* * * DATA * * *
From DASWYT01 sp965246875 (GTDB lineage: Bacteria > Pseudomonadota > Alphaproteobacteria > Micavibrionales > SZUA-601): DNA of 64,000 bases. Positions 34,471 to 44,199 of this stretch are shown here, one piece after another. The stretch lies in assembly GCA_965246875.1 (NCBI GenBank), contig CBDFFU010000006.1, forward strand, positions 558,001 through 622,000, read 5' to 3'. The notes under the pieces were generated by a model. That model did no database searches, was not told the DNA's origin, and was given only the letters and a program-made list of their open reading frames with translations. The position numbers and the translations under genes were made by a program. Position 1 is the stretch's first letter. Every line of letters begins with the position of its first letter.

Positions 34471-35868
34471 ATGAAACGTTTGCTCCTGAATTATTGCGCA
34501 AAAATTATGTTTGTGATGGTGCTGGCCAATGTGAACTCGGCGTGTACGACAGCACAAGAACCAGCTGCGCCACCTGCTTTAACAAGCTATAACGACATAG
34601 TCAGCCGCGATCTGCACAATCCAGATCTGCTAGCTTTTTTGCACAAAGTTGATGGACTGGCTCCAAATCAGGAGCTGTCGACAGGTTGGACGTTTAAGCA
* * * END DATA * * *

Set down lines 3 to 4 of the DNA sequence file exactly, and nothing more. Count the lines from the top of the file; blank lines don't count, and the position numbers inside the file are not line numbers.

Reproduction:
34471 ATGAAACGTTTGCTCCTGAATTATTGCGCA
34501 AAAATTATGTTTGTGATGGTGCTGGCCAATGTGAACTCGGCGTGTACGACAGCACAAGAACCAGCTGCGCCACCTGCTTTAACAAGCTATAACGACATAG